Some stronger gains for the Capes this week. Dry cargo report Nov 11By james tweed • Nov 12th, 2011 • Category: Dry Cargo
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Thank you for downloading the dry cargo market report from Coracle Online and the Baltic Exchange for November 11th 2011. This report will look at the Capesize, Panamax, Supra and Handysize markets.
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We start with the Capes and the week has seen some stronger market gains. The Atlantic remains extremely tight for available tonnage with ships being fixed on time charter for trans-Atlantic round voyages at around $31,000 per day. The front haul has been difficult to predict. Two iron ore cargoes were covered on a voyage basis from the St Lawrence in the mid $30’s per metric tonne, which some quarters suggested equated to around $50,000 a day on a BCI type basis delivery Rotterdam. The actual Tubarao/China benchmark rose from around $24.25 per metric tonne to close at about
$26.50 at the end of the week.
In the East and despite a holiday in Singapore on Monday, the West Australia to China rate also rose a couple of dollars to $11.50 per metric tonne. There was talk at the end of the week that there are charterers willing to pay $11.75 a tonne, but this would also be for November loading. The first half of December has yet to be tested.
Looking at the Panamaxes and a number of early vessels in the Atlantic have been fixed in the last couple of days, with premiums being paid for a couple of legs, and short trips from the Baltic also giving some support. A 75,000 tonner open north France went for two legs at $17,000 daily and earlier in the week a kamsarmax fixed similar business with delivery passing Gibraltar at $17,750 daily.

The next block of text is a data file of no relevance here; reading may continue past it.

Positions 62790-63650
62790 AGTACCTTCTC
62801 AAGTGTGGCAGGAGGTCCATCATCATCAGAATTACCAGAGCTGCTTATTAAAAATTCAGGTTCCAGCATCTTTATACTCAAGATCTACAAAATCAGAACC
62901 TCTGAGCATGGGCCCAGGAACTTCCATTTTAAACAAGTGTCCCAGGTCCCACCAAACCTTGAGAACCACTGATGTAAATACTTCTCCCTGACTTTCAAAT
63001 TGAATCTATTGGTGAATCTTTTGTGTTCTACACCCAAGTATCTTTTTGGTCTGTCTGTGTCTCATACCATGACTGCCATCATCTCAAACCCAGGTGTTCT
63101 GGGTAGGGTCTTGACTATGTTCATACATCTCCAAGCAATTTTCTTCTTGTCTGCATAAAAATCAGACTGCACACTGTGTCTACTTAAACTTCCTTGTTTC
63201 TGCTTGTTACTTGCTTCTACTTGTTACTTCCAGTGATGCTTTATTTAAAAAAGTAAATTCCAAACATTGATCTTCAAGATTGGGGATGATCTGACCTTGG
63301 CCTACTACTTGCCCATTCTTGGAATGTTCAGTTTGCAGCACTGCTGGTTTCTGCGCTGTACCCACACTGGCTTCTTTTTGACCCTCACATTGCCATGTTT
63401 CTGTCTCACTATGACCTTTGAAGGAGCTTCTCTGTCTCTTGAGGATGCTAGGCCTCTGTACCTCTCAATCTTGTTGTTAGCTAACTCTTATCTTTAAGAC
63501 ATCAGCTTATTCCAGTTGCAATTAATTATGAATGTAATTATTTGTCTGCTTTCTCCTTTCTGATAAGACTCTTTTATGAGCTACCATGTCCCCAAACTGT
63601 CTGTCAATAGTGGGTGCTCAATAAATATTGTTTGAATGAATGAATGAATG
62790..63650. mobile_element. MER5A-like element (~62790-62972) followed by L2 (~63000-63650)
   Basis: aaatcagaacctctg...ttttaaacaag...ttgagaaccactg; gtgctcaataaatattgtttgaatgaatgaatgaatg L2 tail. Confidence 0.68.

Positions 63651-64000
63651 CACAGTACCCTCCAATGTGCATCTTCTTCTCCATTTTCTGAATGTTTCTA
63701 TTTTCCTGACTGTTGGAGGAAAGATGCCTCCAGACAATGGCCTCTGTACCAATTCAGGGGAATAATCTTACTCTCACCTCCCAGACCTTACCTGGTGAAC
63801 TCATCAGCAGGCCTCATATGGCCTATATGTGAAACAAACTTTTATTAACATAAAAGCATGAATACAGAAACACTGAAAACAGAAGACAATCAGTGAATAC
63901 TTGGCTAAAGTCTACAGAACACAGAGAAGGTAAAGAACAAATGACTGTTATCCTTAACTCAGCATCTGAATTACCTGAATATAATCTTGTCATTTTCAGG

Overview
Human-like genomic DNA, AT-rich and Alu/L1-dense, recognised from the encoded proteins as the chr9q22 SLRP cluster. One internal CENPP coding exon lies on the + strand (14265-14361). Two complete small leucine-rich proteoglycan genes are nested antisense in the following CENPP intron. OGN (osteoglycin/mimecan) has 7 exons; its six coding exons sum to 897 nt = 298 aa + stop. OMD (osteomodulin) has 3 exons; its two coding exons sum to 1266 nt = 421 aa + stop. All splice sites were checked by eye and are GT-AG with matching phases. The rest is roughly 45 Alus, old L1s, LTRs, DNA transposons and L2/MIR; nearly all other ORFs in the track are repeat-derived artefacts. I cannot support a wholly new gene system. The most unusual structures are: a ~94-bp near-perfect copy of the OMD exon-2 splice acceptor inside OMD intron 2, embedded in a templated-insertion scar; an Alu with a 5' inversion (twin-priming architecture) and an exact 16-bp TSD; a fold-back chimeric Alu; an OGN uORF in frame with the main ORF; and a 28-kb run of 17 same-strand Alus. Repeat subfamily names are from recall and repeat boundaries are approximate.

The seemingly ever present Indonesia coal has given a measure of support in Asia, however these short runs have hardly sustained an over tonnaged market. A 71,000 tonner in ballast from Taiwan fixed a round voyage via Indonesia to Korea at $14,000 daily and a kamsarmax, open north China, agreed $13,000 daily for a round via East Australia to Taiwan.
On the smaller ships there were mixed results for the Atlantic market this week with some good numbers being paid for Tess 52 types for trips out to the East. In the east Med there seemed to be a bit of pressure on some early positions from the Black Sea with talk of tonnage being bid at much improved levels for trips to the East, although tangible fixtures were difficult to come by.
In the East, there was talk of the market bottoming out, but as the week closed there were rumours of a 2009 built 55,000 tonner ballasting from North China and fixing for delivery Indonesia for a trip to south China at $9,000 daily plus a ballast bonus $90,000. Short period rates were also easier.
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